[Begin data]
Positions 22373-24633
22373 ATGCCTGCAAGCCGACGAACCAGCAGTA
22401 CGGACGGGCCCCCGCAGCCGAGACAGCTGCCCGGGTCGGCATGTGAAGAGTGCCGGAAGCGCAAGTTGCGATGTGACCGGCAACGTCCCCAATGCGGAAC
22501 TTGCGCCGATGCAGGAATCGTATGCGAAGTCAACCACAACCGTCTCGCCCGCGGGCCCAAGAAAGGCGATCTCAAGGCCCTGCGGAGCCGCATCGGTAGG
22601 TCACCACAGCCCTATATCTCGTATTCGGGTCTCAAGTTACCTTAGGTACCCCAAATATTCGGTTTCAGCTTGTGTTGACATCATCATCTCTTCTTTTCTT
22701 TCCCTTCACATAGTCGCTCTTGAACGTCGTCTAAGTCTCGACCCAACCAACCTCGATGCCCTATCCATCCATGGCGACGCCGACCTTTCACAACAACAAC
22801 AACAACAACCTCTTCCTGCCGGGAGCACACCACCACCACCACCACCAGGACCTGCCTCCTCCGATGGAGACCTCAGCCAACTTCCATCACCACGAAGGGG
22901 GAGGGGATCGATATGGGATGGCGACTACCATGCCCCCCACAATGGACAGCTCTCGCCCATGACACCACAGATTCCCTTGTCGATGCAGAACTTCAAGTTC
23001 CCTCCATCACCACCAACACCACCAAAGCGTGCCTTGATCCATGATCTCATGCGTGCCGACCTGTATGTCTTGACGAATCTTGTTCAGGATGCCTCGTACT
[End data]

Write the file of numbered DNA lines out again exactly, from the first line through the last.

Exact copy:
Positions 22373-24633
22373 ATGCCTGCAAGCCGACGAACCAGCAGTA
22401 CGGACGGGCCCCCGCAGCCGAGACAGCTGCCCGGGTCGGCATGTGAAGAGTGCCGGAAGCGCAAGTTGCGATGTGACCGGCAACGTCCCCAATGCGGAAC
22501 TTGCGCCGATGCAGGAATCGTATGCGAAGTCAACCACAACCGTCTCGCCCGCGGGCCCAAGAAAGGCGATCTCAAGGCCCTGCGGAGCCGCATCGGTAGG
22601 TCACCACAGCCCTATATCTCGTATTCGGGTCTCAAGTTACCTTAGGTACCCCAAATATTCGGTTTCAGCTTGTGTTGACATCATCATCTCTTCTTTTCTT
22701 TCCCTTCACATAGTCGCTCTTGAACGTCGTCTAAGTCTCGACCCAACCAACCTCGATGCCCTATCCATCCATGGCGACGCCGACCTTTCACAACAACAAC
22801 AACAACAACCTCTTCCTGCCGGGAGCACACCACCACCACCACCACCAGGACCTGCCTCCTCCGATGGAGACCTCAGCCAACTTCCATCACCACGAAGGGG
22901 GAGGGGATCGATATGGGATGGCGACTACCATGCCCCCCACAATGGACAGCTCTCGCCCATGACACCACAGATTCCCTTGTCGATGCAGAACTTCAAGTTC
23001 CCTCCATCACCACCAACACCACCAAAGCGTGCCTTGATCCATGATCTCATGCGTGCCGACCTGTATGTCTTGACGAATCTTGTTCAGGATGCCTCGTACT